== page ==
Here follows the promised second instalment on Anxiety...
There are copious blogs on Anxiety. Some that I have checked out are:
Anxiety Guru - as our brain controls everything, we need to deal with our thoughts first.
"I Am Living With Anxiety" - Doug comments that: "Feelings and sensations cannot be controlled, but thoughts and impulses can be."
Home Life Simplified - offers advice on living authentically.
There are just as many sites:
I am an information magnet. I need to know the ins and outs of anything but of ailments in particular. The more informed about, in this case, what anxiety is, how it works and its symptoms, the more I could understand it and actually manage it.
Easier said than done, of course.
Calm Clinic and other sites like those above, retaught me that when we experience a fight of flight response, chemicals such as adrenaline and cortisol are released. This release causes our bodies to change involuntarily. Our breathing quickens. Our heart pumps faster. Our bodies prepare to fight by tensing muscles. Our awareness is heightened. All this was once necessary to fight the saber tooth tiger. Our reptilian and mammalian brains took charge.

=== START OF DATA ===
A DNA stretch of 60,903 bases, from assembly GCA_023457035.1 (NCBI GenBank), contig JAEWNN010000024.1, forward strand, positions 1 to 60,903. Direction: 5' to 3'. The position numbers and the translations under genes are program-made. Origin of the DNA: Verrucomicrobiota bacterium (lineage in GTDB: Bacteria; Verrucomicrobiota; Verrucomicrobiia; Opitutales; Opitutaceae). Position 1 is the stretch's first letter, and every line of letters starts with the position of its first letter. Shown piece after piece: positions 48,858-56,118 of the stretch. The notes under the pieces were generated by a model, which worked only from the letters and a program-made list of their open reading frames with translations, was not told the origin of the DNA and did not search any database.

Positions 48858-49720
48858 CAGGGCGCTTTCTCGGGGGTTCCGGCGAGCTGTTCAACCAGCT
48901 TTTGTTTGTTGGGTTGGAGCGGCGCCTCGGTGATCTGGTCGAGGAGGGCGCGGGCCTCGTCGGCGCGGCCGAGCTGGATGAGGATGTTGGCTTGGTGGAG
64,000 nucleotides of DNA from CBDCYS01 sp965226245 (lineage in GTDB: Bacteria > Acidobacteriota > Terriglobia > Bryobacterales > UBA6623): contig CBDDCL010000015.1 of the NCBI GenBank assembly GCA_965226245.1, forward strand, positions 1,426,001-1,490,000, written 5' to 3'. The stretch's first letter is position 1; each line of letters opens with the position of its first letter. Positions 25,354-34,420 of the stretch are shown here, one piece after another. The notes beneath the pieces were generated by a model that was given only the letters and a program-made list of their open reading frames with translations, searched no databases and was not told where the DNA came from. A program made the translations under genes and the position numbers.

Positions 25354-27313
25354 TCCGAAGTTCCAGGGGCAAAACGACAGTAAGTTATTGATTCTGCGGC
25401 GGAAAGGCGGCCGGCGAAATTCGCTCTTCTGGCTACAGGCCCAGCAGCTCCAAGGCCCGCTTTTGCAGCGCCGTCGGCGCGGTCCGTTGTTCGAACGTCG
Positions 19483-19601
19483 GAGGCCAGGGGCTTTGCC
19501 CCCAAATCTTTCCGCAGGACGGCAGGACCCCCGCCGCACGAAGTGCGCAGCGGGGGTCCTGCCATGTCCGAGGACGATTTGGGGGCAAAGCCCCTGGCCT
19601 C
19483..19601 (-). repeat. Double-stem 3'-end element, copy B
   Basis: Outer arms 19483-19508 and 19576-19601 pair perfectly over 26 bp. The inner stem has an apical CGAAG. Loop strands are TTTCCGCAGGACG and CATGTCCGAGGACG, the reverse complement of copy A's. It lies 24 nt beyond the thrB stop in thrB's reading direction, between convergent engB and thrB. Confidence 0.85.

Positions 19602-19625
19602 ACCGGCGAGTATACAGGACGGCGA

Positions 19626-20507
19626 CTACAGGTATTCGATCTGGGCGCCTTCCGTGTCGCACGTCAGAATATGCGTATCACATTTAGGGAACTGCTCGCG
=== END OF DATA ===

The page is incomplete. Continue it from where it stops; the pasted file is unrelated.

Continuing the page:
Today our stresses are not life-threatening. Yet, our bodies react in the same way. Add in our vicious thought patterns to this stressful mix and we have anxiety. I learned that I was stuck in this survival mode. Stress can deplete our neurotransmitter levels, the one class of neurotransmitter that actually keeps the brain tranquil. So instead of needing to "fight" I needed to learn the importance of calming myself.
I needed to deal with the thoughts immediately. I did so by replacing the thoughts of doom and gloom with coping statements. Statements such as:
"This won't last forever."
"I got over this before, so I can do it now."
"I can do this."
After managing my thoughts I could add in affirmations and learn to relax and stay calm through:
* Deep breathing
* Yoga or Tai Chi
* A brisk walk around the block
* Focusing on a positive word or phrase
* Progressive muscle relaxation
If anxiety is in fact a learned response, as I read, something that has become a habit, then by rights, it can be unlearned.
There is hope yet.
Published By: Valdone's Leaf